Purifying Water Using a Ceramic Pot in Uganda

When the well is contaminated: The Purifaaya pot, made by Spouts of Water, is 99.9% effective and its water is potable, say Ugandan authorities

Andrew Kaggwa, Daily Monitor, Uganda
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Water sanitation in Uganda receives new vigour thanks to Purifaaya
Water sanitation in Uganda receives new vigour thanks to PurifaayaCredit: Purifaaya - Spouts of Water
Andrew Kaggwa, Daily Monitor, Uganda

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One by one, the pupils of Bright Little Angel Primary School approach the blue and white water dispenser, colorful plastic cups in hand. The dispenser, a “Purifaaya", is one of four that stand at different corners of the school, in Nakawuka, in the Wakiso District of Uganda.

“We emphasize the importance of drinking water because we want the pupils to get used to it,” says Basajja Kirinya, the school principal.

According to WHO, more than 800 million people around the world lack access to clean water. In Uganda, water-borne diseases remain a leading cause of infant mortality for children under age five. The World Bank's Water and Sanitation Program notes that diarrheal diseases from poor sanitation and time spent fetching water cost the country more than $170 million every year.

Before a good Samaritan donated the Purifaaya water dispensers to the school, its pupils drank mostly boiled water. “At times, the water would still be hot by lunchtime or we would find ourselves leaving it out in the open to cool. The Purifaaya changed much of this,” says Kirinya.

The Purifaaya is manufactured in Kampala by a U.S.-based social enterprise, Spouts of Water. Its co-founder, Kathy Ku, spent a summer in Uganda and was struck by the lack of access to safe water, and partnered with John Kye to create the organization in 2012.

In July 2015, Uganda’s Ministry of Water and Environment determined that Purifaaya was 99.9% effective and its water safe for consumption.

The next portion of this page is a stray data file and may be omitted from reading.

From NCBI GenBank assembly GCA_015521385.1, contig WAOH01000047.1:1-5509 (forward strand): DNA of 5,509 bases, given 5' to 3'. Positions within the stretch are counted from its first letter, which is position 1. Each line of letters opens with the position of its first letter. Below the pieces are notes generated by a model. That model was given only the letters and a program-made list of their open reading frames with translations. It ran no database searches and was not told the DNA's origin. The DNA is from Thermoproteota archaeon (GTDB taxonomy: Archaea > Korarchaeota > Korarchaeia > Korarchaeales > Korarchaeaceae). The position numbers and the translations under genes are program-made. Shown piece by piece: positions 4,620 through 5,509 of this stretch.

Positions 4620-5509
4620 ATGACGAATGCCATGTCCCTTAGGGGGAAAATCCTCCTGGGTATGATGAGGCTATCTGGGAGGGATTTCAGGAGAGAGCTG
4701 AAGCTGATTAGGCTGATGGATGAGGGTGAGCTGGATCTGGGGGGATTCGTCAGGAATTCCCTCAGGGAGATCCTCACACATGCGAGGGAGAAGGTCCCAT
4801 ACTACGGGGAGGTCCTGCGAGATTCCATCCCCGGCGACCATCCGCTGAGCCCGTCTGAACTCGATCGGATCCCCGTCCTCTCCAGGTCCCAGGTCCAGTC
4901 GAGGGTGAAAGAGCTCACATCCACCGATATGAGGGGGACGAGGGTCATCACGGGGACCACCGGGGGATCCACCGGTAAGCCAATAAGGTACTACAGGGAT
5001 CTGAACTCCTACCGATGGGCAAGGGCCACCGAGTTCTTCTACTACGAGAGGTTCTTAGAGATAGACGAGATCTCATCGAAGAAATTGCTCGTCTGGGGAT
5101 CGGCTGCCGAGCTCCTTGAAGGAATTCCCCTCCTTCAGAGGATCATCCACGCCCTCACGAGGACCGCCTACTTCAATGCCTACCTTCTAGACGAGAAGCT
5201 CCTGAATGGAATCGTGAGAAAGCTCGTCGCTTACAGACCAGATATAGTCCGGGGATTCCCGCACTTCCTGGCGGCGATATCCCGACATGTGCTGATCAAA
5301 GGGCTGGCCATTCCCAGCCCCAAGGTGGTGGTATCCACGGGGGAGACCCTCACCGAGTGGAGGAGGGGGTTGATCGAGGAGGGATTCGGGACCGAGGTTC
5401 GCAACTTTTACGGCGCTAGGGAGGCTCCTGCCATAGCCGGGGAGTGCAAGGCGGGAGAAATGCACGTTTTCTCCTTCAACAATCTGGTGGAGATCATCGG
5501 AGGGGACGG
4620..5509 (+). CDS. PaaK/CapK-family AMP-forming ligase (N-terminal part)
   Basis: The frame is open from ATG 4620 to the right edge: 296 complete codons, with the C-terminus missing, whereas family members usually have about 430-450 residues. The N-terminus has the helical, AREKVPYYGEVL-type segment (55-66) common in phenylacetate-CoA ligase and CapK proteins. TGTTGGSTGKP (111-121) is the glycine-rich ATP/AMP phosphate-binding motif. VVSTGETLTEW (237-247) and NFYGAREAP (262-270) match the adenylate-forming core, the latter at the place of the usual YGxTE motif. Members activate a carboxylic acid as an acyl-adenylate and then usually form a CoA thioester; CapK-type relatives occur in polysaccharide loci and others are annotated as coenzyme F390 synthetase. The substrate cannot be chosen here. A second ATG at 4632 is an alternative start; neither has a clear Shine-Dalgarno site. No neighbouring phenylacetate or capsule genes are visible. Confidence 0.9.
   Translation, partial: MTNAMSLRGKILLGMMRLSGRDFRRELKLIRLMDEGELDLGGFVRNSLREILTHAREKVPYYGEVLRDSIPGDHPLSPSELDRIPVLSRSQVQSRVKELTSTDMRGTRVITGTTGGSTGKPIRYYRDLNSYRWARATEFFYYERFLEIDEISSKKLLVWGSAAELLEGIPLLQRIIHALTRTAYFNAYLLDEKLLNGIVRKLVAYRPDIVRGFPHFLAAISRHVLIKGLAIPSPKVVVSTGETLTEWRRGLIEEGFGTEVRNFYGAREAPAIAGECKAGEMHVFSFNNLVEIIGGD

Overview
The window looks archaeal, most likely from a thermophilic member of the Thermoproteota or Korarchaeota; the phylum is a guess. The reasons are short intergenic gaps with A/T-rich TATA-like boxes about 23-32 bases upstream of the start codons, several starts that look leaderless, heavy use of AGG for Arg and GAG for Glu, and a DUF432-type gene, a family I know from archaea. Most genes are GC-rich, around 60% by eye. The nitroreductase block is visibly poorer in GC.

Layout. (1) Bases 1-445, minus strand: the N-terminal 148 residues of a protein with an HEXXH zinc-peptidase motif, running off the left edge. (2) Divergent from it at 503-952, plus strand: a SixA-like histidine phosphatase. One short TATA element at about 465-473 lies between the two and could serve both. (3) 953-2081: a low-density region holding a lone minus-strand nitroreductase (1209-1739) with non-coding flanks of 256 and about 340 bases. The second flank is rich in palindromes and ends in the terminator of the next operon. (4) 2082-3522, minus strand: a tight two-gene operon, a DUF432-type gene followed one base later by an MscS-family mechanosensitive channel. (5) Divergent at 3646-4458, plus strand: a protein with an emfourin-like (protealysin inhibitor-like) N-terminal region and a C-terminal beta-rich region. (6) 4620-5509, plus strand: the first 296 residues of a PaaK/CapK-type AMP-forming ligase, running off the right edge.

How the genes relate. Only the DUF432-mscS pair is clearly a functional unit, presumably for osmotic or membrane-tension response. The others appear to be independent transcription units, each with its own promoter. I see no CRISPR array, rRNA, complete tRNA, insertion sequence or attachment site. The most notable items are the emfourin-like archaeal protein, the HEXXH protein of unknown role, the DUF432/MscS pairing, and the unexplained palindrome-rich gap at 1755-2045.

Purifying water using a Purifaaya in a Kampala schoolCredit: Spouts of Water

Unlike most other systems that provide safe water in developing countries, the Purifaaya has a ceramic filter inside the plastic dispenser made entirely with local materials: clay, sawdust and a thin layer of silver nitrate to enhance bacterial removal. This ceramic pot permits water to trickle through, maintaining its taste and scent, while trapping viruses, pollutants, and organic and inorganic materials larger than half a micron. Its gravity-based filtration process allows a flow rate of up to three liters per hour.

Spouts of Water employs 35 local workers at its factory while developing a vast network of partnerships to ensure distribution and reach everyone regardless of economic status or location. For a single family, a complete Purifaaya set sells for 100,000 Ugandan shillings ($27). Spouts of Water aims to provide safe water to at least 10 million Ugandans who still lack access to it, and has started supplying neighboring Congo, too.

While all Purifaaya filters are the same size, they come in two different sized dispensers: 20-liter capacity, purchased mostly by families, and a 65-liter capacity dispenser for companies or institutions. Since November 2015, more than 1,600 filters have been distributed to schools thanks to a partnership program with the NGO Save the Children, ensuring safe water for roughly 30,000 students.

Annet Nakibinge, a counselor in Nakawuka, is one of 110,000 Ugandans who have gained access to clean drinking water since Spouts of Water was launched – she has been using the Purifaaya for five months. With a family of nine, she notes that boiling water every two days was both costly and time consuming. “Before we acquired the dispensers, we would boil water and strain it,” she explains. “We consume about 10 liters every two days” – or about one dollar’s worth of charcoal in a country where some 10 million people earn less than $1.25 a day.

The major sources of water in Nakibinge’s area are a wellb and a borehole. But with the well usually contaminated due to frequent use, people turn to the borehole for water instead, which appears clean yet often contains metallic objects and bits of rust.

Nakibinge has been instrumental in ensuring that more families in the area acquire the dispensers. She helps organize meetings where locals learn about the importance of clean water. At these meetings they receive a 15 percent discount on the purchase of a Purifaaya and can pay for it in monthly installments.

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